In Patricia Fowler’s running journey, one of the most important things she has learned is that even solo athletes need a community, and even the strongest women can benefit from a sisterhood of support.
Recently, one of Patricia Fowler’s longtime friends asked her about “all this running” she’d been doing, and wondered why she hadn’t been on the track team of their East Cleveland junior high or high school.
“I was the girl who walked the mile with a friend and talked the whole time in gym class,” Tricia says. “I was, and still am, a nerd. Yeah, I was that girl.”
And while Tricia was an active kid who loved watching football, she was encouraged to pursue academics rather than sports. Her relationship with running didn’t begin until later, when she was in her early forties and in need of a change.
“I was unemployed, having left a miserable job, overweight and unhappy,” she says. “I thought if I trained hard, pushed my body and did something good for others, I would feel better.”
She signed up for the San Diego Rock n Roll half marathon in 2010 as part of a team running to raise funds for a nonprofit organization.
“I raised a lot of money and finished my first race ever,” she says. “But my experience wasn’t what I had hoped it would be. I didn’t feel seen or a part of the group. I didn’t make lifelong friends, as some participants tell me they’ve done.”
Nonetheless, the race sparked in Tricia the realization that she liked running. She appreciated the time for herself that training offered and the sense of accomplishment when she crossed a finish line.
She joined several running groups, only to feel like an outsider with many of them. As a new runner, she didn’t know all the right terms or the best gear. Fortunately, she found Black Girls Run in Los Angeles.
“They were super welcoming,” she says. “There were girls who said, ‘It’s okay, I’ll run your pace’ and ‘If you’re not gonna show up, tell someone because we’re going to wait for you.’”
Tricia felt accepted and valued — and like a runner, no matter how new she was to the sport or how fast she was.
The next game changer was at the 2018 Zooma half marathon in Lost Pines, set at a golf resort in the hill country of Central Texas — not far from Austin, where she lives with her husband and daughter and works as a project manager for an education nonprofit. Tricia hadn’t trained as much as she should have, and mentally she wasn’t dialed in on race day.
“I remember being at the start line and thinking, if it sucks enough, I’ll just do the 10K. Half paying attention, I heard the announcement that Mel and Tori from Fellow Flowers were here and what an amazing organization they are. I was interested because I knew I was lacking motivation, a spark. I was longing for community.”
The race itself was a challenge — what Tricia often calls her “best worst race” — and she struggled to finish. “But I learned a lot about myself as a runner and what I need to do to be prepared. And I’m grateful that it lead me to Fellow Flowers,” she says.
After the race, Tricia checked out Fellow Flowers and joined the FFCrew, where she found the sisterhood she’d been craving.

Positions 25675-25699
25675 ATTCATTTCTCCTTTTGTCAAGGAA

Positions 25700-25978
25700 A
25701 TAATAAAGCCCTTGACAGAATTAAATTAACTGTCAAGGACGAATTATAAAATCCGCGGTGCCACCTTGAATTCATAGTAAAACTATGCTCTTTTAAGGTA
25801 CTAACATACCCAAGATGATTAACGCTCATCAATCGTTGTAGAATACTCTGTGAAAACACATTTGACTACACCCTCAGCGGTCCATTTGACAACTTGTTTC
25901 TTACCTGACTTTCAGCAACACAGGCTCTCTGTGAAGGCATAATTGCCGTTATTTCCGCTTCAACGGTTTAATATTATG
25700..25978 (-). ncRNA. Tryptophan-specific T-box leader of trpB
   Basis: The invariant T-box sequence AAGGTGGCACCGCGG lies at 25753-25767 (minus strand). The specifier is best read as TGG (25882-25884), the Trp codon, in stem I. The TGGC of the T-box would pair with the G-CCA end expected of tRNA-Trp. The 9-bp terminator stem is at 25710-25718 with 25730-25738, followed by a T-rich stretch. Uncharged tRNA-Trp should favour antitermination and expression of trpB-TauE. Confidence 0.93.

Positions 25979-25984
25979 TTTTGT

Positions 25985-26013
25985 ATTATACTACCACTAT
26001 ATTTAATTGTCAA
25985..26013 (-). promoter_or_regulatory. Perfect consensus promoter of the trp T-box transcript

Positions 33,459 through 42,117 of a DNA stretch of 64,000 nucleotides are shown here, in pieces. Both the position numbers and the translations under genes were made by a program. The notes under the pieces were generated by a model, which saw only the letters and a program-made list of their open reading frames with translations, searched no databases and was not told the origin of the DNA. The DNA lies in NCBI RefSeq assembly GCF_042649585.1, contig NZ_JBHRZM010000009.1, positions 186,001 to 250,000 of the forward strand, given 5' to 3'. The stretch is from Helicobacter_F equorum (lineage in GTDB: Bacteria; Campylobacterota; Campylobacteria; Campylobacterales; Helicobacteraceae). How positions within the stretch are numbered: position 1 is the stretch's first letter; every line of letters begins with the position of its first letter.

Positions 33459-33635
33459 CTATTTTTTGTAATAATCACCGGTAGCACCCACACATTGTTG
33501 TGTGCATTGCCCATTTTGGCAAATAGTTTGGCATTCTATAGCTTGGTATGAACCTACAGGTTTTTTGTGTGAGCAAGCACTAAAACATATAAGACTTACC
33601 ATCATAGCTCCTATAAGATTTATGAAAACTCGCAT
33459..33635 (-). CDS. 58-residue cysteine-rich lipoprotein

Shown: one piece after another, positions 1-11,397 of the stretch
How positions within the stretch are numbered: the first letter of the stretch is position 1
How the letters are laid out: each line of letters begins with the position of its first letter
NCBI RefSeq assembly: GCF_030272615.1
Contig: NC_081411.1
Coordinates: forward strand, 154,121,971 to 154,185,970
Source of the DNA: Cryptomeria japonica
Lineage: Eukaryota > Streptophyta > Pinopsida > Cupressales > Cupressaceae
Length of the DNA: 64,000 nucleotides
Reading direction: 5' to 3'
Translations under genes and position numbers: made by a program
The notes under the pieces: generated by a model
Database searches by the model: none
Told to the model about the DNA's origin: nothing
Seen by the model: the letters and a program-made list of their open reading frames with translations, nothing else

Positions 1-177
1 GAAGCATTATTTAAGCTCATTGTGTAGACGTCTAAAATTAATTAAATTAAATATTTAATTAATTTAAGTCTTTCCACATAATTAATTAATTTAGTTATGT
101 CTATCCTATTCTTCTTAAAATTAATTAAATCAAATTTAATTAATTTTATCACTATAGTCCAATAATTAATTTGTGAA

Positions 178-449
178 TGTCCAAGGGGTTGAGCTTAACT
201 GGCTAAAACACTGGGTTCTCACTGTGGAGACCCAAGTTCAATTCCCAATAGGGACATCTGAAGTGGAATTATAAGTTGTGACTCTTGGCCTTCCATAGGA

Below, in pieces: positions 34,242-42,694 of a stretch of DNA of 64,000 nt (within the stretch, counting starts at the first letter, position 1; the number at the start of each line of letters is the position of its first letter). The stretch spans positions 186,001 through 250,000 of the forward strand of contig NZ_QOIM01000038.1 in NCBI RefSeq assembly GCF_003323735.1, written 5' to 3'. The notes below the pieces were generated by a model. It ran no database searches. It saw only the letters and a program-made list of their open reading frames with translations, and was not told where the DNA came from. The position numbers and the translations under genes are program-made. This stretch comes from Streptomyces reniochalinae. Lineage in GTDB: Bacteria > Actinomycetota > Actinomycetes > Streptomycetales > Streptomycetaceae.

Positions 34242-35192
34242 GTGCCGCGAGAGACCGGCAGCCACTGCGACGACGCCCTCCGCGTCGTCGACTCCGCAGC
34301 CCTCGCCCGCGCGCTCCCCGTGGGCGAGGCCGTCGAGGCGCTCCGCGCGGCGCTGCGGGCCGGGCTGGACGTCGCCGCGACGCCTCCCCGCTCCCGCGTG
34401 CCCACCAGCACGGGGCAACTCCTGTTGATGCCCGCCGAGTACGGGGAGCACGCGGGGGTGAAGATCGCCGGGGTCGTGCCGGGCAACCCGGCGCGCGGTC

“With Fellow Flowers, it felt like people wanted my story,” she says. “It’s about being seen, and it’s about more than running. I thought, these are my people.”
Tricia started with the Rock Star and No Excuses flowers — since black and purple are her favorite colors — but has expanded to a bigger collection of inspirations.
“Now when I run, I try not to pick a flower,” she says. “I reach into my bag and let the flower pick me.”
While sometimes she questions the color that ends up in her hand, she tries to manifest its meaning but not force it. When, for instance, the yellow flower chooses her, she thinks about what joy means and feels like to her in this moment, instead of insisting every step of her run be joyful.
But no matter the flower she wears, running always provides essential time alone, whether running a race — she has done five half marathons and “countless 5Ks and 10Ks, with a few 8Ks and 15Ks thrown in for fun” — or hitting the trails near her home.
“Running is me time,” Tricia says. “I clear my head, clear my thoughts, think things through. Sometimes I run early on because I know it’s going to be a hell of a day. Other times, I think, it’s been a crazy week and I need to burn off some crazy. Sometimes I need to work out something, and by just running and not thinking about it, something becomes clear. Sometimes I let it go and leave it on the trail.”
And sometimes, running helps the dam break.
“Back in May, after George Floyd’s murder, I was half a block from my house listening to Phil Collins of all things, when all of a sudden, I started sobbing,” she says. “Even though I was functioning and getting through my days as a mom, a wife and a project manager, I was suppressing my emotions. I had stuffed it all down. Running — any movement, actually — tends to open me up. Sometimes it just hits you and that clarity happens.”
While Tricia believes those head-clearing and emotional-breakthrough benefits of running would have helped her in her twenties and thirties, she doesn’t necessarily wish her younger self had been a runner.
“I don’t know if I would have encouraged teenage me to run that mile in gym,” she says. “Nah, go hang out with your friends.”
Fortunately today, in the athlete she’s become and the communities she’s found since, Tricia can have both the running and the camaraderie.
– Katie Vaughn
#HerWholeStory is a series produced by Fellow Flowers inspired by the idea that every woman is a story worth telling and celebrates each women’s journey in running and movement.